<![CDATA[Knittingmommy - Blog]]>Sat, 18 Nov 2017 12:50:35 -0800Weebly<![CDATA[Tour de fleece countdown]]>Sat, 04 Jul 2015 02:59:05 GMThttp://knittingmommy.com/blog/tour-de-fleece-countdownI'm gearing up to spin in the Tour de Fleece this year, TdF for short.  It will be my first time spinning in this event that runs concurrent to the Tour de France. You know, that little bike race in France?  This year it starts in Utrecht/Utrecht in the Netherlands and ends on the Champs-Élysées in Paris, France

I've decided to give it a try.  The Tour de Fleece, not the Tour de France.  I had heard vague mentions of the TdF on various websites after I learned to spin, but I hadn't really paid any attention because, frankly, I wasn't that good at spinning.  Well, now, I'm better. Not perfect, but better. I don't consider myself a total newbie, but I wouldn't say I'm at a beginner level, either, maybe an intermediate.  Definitely not advanced yet.

Once my spinning took off, I became curious about this spin-along.  This year, a new spinning friend mentioned the TdF and asked if I had ever done it and I told her I hadn't, but I decided this year to give it a go.  I've been on a number of groups on Ravelry for years, but my visitation to the site had been sporadic at best during the whole move from NY to FL.  I've been much more active the last few months and have even joined a few new groups.  I'm on several spinning groups including the Spindlers group, a group for those of us who love spinning on a spindle. So, it was a no brainer that I would join Team Spindlers when it started coming together in the discussion pages. I have also signed up for Team Rookies since this is my first go at this massive spin along.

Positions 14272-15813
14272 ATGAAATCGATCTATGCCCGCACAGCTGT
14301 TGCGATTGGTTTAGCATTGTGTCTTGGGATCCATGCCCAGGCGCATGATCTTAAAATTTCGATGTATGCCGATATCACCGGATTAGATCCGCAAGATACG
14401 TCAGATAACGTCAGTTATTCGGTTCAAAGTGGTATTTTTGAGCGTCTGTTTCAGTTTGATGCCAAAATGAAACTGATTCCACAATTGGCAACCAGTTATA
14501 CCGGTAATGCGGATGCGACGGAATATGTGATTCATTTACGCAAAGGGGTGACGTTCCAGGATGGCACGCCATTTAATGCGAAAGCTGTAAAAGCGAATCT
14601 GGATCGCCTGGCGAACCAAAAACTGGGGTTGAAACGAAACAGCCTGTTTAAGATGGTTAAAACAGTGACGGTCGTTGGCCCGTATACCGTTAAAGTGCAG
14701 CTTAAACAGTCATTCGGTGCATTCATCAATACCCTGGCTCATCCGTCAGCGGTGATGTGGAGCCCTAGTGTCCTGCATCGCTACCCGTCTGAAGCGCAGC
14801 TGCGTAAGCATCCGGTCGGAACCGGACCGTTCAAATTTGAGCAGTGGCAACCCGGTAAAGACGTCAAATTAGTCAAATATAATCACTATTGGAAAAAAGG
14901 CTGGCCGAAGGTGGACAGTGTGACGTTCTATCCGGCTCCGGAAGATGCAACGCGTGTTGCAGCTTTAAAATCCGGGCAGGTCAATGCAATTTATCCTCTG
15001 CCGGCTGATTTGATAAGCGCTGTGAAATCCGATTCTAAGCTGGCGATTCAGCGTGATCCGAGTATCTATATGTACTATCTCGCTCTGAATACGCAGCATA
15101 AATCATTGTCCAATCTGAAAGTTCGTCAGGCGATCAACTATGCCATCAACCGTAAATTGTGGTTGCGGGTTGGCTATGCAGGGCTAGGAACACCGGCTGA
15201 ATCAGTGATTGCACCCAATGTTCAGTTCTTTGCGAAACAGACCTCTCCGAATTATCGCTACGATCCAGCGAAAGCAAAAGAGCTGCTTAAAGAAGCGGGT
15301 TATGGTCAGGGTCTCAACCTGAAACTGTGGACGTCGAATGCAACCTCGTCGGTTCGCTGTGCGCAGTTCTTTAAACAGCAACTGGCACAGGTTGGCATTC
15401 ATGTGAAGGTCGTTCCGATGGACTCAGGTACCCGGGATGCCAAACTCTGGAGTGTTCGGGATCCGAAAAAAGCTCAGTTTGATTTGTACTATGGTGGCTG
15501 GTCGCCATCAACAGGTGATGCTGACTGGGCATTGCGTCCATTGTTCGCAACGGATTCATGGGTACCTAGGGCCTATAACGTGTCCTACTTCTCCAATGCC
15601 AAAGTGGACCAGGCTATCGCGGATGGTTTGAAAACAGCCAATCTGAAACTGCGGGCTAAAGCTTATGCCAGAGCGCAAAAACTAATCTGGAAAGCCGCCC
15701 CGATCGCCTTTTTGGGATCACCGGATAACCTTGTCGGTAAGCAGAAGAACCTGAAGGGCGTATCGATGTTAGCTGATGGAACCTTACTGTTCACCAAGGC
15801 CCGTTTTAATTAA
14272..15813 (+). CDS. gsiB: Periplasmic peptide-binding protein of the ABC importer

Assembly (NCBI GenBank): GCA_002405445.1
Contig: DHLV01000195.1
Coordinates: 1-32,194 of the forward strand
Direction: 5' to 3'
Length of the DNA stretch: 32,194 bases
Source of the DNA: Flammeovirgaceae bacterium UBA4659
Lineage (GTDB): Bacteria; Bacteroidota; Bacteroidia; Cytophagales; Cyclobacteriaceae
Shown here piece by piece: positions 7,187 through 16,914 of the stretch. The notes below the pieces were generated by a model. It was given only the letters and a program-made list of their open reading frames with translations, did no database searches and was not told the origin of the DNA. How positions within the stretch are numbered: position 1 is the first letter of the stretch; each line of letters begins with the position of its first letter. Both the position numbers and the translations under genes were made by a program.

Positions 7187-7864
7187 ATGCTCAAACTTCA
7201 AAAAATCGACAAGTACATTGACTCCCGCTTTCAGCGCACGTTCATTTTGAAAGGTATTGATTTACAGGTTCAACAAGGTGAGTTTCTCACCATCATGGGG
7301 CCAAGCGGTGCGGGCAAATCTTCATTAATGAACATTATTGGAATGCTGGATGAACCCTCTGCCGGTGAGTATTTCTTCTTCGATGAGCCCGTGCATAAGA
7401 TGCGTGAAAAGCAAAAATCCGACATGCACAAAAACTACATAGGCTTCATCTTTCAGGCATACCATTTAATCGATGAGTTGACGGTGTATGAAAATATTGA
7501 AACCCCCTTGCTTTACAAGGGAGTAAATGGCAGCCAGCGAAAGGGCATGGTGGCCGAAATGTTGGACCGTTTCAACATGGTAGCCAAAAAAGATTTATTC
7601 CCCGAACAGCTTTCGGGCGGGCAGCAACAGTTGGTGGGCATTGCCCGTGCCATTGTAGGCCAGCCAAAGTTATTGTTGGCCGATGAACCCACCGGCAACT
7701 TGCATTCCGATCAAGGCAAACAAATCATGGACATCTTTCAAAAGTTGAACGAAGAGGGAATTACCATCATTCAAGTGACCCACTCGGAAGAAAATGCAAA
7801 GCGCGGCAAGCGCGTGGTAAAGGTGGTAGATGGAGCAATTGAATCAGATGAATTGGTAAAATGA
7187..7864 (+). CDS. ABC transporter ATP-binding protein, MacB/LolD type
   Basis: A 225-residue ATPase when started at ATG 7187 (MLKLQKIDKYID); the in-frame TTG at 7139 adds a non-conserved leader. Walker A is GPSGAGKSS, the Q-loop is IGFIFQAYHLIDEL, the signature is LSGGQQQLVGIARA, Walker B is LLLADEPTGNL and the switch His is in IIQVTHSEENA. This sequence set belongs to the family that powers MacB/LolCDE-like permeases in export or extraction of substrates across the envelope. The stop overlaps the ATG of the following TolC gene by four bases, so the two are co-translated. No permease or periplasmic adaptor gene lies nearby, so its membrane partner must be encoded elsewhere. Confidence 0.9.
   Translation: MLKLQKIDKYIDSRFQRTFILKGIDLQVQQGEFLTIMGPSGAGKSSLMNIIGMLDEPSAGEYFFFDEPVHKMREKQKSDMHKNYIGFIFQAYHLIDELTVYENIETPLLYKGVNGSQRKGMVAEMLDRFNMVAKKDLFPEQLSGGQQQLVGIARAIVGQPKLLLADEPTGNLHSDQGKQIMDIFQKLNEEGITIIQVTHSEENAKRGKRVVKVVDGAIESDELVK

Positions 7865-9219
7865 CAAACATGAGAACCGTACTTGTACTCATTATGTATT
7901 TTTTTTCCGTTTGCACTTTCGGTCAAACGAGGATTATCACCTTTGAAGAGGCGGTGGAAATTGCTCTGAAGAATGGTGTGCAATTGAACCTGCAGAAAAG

I was curious about the history of this spin-along and did some research. I thought I'd share what I've learned. This spin along was the brainchild of starathena on Ravelry. She was an avid Tour de France enthusiast and wanted to show her support of the race in her own small way. Gathering like minded spinners on the Craftster boards, she managed to rope in 15 other pioneers to join her in 2006 for a total of 16 spinners. She called it Le Spin de Tour.

Starathena started with six simple Guidelines:

1. Spin every day the Tour rides. Saturday July 1st through Sunday July     23rd. Days of rest: Monday, July 10th, Monday July 17th. (Just like the actual tour)
2. Spin something challenging on Tuesday July 18th (Gap to L'Alpe DE d'HUEZ)
3. Take a button if you want one. Then we can use the button on our blogs in show of solidarity. Link button to:
http://keeponknittinginthefreeworld.blogspot.com/2006/06/le-spin-de-tour.html
4. Wear yellow on Sunday July 23rd to announce victory. Why not wear yellow on any day you feel particularly successful?
5. Other colors if desired: Green (sprinter - think FAST), Polka-dot (climber - as in uphill), and white (rookie)
6. In the event I am the ONLY person doing this, no public mocking. Even Lance had to start somewhere.
  Quoted from starathena's blog here.

The following year, they went from 16 to 138 participants in the Tour de Fleece. The only part of the Guidelines that changed slightly was number 2 to indicate the date and place of Challenge day, the most grueling part of the course that is usually uphill. Having lived during part of my bike riding childhood in the mountains of WV, I can sympathize with the racers. Riding uphill on a bike is no small feat. Riding uphill on a mountain? Pure torture. It is one reason why I gave up bike riding.

In 2008, over 400 spinners joined the masses on both starathena's blog and on Ravelry, that little social network for fiber artists that started in 2007. They also formed groups for the first time like Peloton, Rookies, Sprinters, Climbers, Breakaways and Lantern Rouge. There were 70 spinners on starathena's blog and 401 spinners on Ravelry. In 2009, over 1500 spinners participated. And, in 2010, over 3800 spinners joined the challenge.

At some point, guideline 6 was dropped. I think it is safe to say that no one was mocking starathena in her attempts to be a part of the Tour de France. Everyone wanted to be part of the fun.

This year? Well, this year the official teams are as follows:

Team Peloton - the group for everyone, the pack of spinners (the group of cyclists who ride together)

Team Rookies - the group first timer's who are spinning the race for first time